iTunes, being the polite and user-friendly application that it is, pops up a warning message that asks you, “Are you sure you want to edit information for multiple items?,” as shown in Figure 4-4. If you think this warning is overkill for a confident hacker like yourself, go ahead and click “Do not ask me again.” If you are like me and you like being prompted before doing something potentially silly, just click the Yes button and proceed. But proceed with caution, because you are about to edit multiple items in one fell swoop.
Now, you’ll see a window that displays all the fields in the ID3 tags associated with the songs you’ve just selected, as shown in Figure 4-5.
You can change or add any number of bits of information about your songs right here. Want to rate a song, add the year the album came out, or adjust the volume for the song? Simply make the appropriate changes in iTunes’ ID3 window.
iTunes has built in a great tool for editing ID3 tags, but if you want to take things to the next level, there are some great shareware and freeware tools out there. On the Macintosh side, some good choices are Chaotic Software’s MP3 Rage (http://www.chaoticsoftware.com; $24.95; limited trial version available) and ID3X (http://www.three-2-one.de/321apps; free). For Windows, try Easy Tagger (http://www.istoksoft.com/products.htm; $25.00; limited trial version available) or MP3 Tag Tools (http://massid3lib.sourceforge.net; free).
These tools allow you not only to edit the ID3 tags, but also to use the ID3 tags to rename your MP3 files and even reorganize your folder structure based on ID3 tag information. By default, iTunes names tracks with only the song name. In the iTunes preferences you do have the option to add track numbers, but that’s it.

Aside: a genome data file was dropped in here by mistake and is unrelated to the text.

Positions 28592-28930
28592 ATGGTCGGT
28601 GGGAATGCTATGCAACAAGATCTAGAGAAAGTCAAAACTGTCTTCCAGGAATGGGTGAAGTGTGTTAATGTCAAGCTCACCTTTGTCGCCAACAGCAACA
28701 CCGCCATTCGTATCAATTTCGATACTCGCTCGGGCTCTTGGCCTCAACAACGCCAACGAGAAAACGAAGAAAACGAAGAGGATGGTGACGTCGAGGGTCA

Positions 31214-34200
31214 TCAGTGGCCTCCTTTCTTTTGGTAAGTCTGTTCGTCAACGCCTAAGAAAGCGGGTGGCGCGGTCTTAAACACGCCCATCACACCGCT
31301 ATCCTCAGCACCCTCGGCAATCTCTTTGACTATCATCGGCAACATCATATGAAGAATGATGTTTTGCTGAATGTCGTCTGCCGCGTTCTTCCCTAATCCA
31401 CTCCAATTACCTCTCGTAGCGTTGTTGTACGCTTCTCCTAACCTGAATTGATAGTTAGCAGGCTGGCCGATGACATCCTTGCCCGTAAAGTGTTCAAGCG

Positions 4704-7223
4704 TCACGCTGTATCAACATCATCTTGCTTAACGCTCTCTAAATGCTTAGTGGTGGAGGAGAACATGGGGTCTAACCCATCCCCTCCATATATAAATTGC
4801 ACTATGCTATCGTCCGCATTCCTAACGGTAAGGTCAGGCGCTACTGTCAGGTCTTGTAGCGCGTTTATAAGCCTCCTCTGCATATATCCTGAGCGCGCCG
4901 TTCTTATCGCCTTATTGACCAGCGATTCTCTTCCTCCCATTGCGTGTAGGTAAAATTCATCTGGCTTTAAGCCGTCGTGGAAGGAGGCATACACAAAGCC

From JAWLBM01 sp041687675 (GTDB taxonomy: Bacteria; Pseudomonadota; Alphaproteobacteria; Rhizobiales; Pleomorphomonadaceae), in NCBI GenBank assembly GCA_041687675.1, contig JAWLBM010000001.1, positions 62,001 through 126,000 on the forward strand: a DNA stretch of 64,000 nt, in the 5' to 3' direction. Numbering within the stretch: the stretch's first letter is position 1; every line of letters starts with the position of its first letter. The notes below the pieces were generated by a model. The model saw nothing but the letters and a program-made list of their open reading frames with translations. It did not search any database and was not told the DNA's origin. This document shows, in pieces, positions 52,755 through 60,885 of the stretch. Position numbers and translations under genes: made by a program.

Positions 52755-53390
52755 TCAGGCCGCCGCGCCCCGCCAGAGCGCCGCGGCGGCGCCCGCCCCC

In this hack, we’ll look specifically at ID3X. This tool lets you rename your files in any number of ways, as shown in Figure 4-6.
Once you’ve downloaded the application and have it running, simply
select an MP3 or series of MP3s to rename and hit OK. Now you have
several options. For example, if you want to have your file name be
Genre-Artist-Year, enter the following code in the Renaming Scheme
%g-%b-%y. You also have
options to include or remove numbers, spaces, and even vowels! Before
hitting OK, make sure to click the Try Out tab to see how the conversion
will work. Once you are happy with your settings, just click OK and,
like magic, your files will be renamed.
Another handy ID3X feature is the ability to organize your files in the Finder based on their ID3 tag information. By default, iTunes puts files in order of artist name and then, within those folders, by album name. Some of us prefer to organize our music by genres. Others insist, as if any other way were sacrilege, that organizing alphabetically is the only way to go. But where do The Shangri-Las go—under S or T? And what about artists like 10,000 Maniacs?! If you want to reorganize your digital music files, the information in ID3 tags will come to your rescue.
Pull down the menu in ID3X’s main window and select “Batch sort to folder structure.” Select the files you want to organize. Now you can choose how you want the folders to be organized. In Figure 4-7, I have decided to organize my music by Genre, Artist, and then Album. This means that ID3X will take the music files I have selected and reorganize them so that the upper-level folder is Genre. Within the Genre folders, my music will be organized by Artist, and within those folders it will be organized by Album name. You can also choose to move MP3 files, duplicate MP3 files, or just create aliases. You can choose to organize your files by Artist, Album, Year, Genre, Comment, ID3 version, or MP3 bit rate.
With organizational tools like ID3X, there is no excuse for your music to be disorganized. When Apple releases a 200-GB iPod, you’ll be very happy that your ID3 tags are clean and organized. So get cleaning!